Heavy rain continues to fall in Burma

Myanmar Thursday, 20 August 2015
Heavy rain continues to fall in Burma

Urgent aid has been delivered to four more desperate villages in the Irrawaddy Delta as heavy rains continue to fall across Burma, plunging flooded villages and towns deeper into despair.

Many are still trapped in their villages as flood waters are so high that there is no means of escape to seek food or clean water, with some villages sharing just a single canoe or boat. This week David, our Director in Burma, led a team of staff and volunteers to deliver aid to the four villages where houses are still standing but all of their possessions have been destroyed or washed away. With the damage caused by the floods increasing day by day, panic is beginning to set in.

Our team collected bags of rice and along with water, medication including diarrhea and rehydration salts, noodles, biscuits and clothes, they drove by truck for 40 minutes until they had to transfer across to boats. They hired three boats and travelled for some hours in the heavy rain to reach the villages, where the aid was then transferred to canoes and transported to 320 families in need. The team was very pleased to be able to show God’s love to those of Christian, Buddhist and Catholic beliefs in a very practical way and once they had distributed the aid, they returned home in the heavy rains.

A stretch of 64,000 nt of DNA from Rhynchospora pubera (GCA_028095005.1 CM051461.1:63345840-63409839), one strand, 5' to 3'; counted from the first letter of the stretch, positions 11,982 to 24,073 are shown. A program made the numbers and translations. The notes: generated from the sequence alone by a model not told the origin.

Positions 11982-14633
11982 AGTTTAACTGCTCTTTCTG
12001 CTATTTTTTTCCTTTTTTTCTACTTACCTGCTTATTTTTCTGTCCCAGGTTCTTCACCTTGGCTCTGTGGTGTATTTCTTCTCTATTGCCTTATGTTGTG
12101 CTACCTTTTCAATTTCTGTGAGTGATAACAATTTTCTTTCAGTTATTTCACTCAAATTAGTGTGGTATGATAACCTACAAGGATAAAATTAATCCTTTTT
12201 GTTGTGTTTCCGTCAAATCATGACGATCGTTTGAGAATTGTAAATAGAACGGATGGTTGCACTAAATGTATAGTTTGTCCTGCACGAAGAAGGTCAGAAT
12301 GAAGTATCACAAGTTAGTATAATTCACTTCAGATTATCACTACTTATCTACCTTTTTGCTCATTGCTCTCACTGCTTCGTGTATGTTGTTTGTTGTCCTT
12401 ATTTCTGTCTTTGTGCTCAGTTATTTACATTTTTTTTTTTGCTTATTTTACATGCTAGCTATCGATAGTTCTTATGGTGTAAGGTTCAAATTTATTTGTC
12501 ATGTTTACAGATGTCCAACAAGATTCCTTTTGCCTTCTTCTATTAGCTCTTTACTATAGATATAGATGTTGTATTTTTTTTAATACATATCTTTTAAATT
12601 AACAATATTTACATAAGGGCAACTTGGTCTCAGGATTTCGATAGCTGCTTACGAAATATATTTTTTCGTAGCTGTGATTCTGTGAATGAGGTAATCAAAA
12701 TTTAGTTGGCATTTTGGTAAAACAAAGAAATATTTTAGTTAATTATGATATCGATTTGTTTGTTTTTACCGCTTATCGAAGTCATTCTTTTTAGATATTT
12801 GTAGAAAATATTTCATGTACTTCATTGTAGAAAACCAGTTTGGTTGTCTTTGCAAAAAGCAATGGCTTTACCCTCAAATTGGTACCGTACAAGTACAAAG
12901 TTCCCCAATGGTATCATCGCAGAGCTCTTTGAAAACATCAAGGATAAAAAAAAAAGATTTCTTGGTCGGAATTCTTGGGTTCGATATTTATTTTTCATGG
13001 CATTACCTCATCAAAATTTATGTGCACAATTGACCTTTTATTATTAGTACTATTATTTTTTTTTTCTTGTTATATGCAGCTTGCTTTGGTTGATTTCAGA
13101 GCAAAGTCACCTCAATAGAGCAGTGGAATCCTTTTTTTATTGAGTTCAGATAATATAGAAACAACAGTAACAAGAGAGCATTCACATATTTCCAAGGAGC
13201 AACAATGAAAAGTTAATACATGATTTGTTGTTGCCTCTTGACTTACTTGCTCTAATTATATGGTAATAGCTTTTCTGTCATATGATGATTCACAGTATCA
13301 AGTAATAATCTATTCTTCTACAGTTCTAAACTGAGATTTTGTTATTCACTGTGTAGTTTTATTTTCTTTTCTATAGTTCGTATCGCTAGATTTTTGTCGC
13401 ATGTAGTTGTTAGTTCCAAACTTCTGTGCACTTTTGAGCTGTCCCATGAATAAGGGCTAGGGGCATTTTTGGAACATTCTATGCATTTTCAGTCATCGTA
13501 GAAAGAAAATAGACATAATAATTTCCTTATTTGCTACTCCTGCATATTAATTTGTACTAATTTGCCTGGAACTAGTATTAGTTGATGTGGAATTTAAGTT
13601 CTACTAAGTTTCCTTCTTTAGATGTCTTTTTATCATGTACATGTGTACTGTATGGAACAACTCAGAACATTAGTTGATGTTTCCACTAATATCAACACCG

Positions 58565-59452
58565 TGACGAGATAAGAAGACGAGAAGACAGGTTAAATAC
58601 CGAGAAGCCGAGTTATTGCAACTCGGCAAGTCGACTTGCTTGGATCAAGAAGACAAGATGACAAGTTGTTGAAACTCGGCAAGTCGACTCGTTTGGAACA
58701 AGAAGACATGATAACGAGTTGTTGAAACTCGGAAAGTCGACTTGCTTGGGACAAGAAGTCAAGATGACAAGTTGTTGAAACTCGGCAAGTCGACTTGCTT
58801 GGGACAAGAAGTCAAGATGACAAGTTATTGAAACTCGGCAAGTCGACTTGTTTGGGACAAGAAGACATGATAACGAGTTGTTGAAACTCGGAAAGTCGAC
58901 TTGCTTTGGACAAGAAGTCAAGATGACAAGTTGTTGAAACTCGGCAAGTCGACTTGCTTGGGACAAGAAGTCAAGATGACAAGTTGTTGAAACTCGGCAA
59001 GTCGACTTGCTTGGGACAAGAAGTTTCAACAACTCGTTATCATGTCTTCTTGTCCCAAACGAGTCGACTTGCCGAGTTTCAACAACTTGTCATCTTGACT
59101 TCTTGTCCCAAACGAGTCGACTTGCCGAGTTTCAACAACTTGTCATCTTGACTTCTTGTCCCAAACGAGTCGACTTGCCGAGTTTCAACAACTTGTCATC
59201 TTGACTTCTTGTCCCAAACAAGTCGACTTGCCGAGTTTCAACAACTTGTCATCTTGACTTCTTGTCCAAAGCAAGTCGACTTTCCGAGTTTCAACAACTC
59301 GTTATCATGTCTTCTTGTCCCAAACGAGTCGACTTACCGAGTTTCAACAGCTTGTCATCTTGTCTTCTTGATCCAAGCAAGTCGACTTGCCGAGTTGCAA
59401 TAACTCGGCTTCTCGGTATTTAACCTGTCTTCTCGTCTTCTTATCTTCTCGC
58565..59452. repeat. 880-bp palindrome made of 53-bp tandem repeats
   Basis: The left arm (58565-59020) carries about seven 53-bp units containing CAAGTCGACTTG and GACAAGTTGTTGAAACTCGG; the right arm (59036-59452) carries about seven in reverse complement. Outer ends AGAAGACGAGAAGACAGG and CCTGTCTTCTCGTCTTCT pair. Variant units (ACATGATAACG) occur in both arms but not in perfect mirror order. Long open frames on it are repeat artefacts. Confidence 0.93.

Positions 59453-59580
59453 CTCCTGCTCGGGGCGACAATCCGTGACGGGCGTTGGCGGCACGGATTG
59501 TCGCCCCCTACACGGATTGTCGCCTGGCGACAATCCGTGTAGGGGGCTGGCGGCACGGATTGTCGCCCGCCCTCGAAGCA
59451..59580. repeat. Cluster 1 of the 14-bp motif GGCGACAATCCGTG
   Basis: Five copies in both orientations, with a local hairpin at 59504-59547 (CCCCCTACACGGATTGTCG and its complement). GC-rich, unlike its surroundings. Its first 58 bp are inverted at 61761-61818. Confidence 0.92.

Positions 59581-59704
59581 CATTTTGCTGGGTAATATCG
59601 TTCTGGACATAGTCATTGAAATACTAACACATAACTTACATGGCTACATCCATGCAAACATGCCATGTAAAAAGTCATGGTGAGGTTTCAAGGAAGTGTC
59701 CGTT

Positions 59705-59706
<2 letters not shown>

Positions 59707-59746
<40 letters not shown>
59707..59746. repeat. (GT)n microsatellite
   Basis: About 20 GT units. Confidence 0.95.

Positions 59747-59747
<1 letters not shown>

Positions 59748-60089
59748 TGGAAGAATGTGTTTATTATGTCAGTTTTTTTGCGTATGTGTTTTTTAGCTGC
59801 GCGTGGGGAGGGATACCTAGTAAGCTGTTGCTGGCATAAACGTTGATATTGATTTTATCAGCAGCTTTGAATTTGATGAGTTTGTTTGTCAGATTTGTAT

A growing concern is the number of rice fields buried under water (above), which will leave entire villages without any rice to harvest. This has forced food prices to escalate rapidly as there is fear not only of the immediate lack of food but also for the damage to crops over the next 12 months. One volunteer described the rice fields as unrecognisable, as if they were looking at ‘the ocean’.

Currently the water in the villages is reaching four feet high but in some of the fields, it is measuring between 8-12 feet high and after the floods subside in the coming months, there is a worry of how much mud will be left behind. The villagers will not be able to travel across such vast amounts of mud by foot or vehicle until it has dried out, which may take months, and there is fear what will happen to food prices and availability in the mean time.

Our team of staff in Burma will continue to provide aid and assistance where they can – if you would like to contribute towards helping those affected in Burma, please visit our Burma Floods project page.

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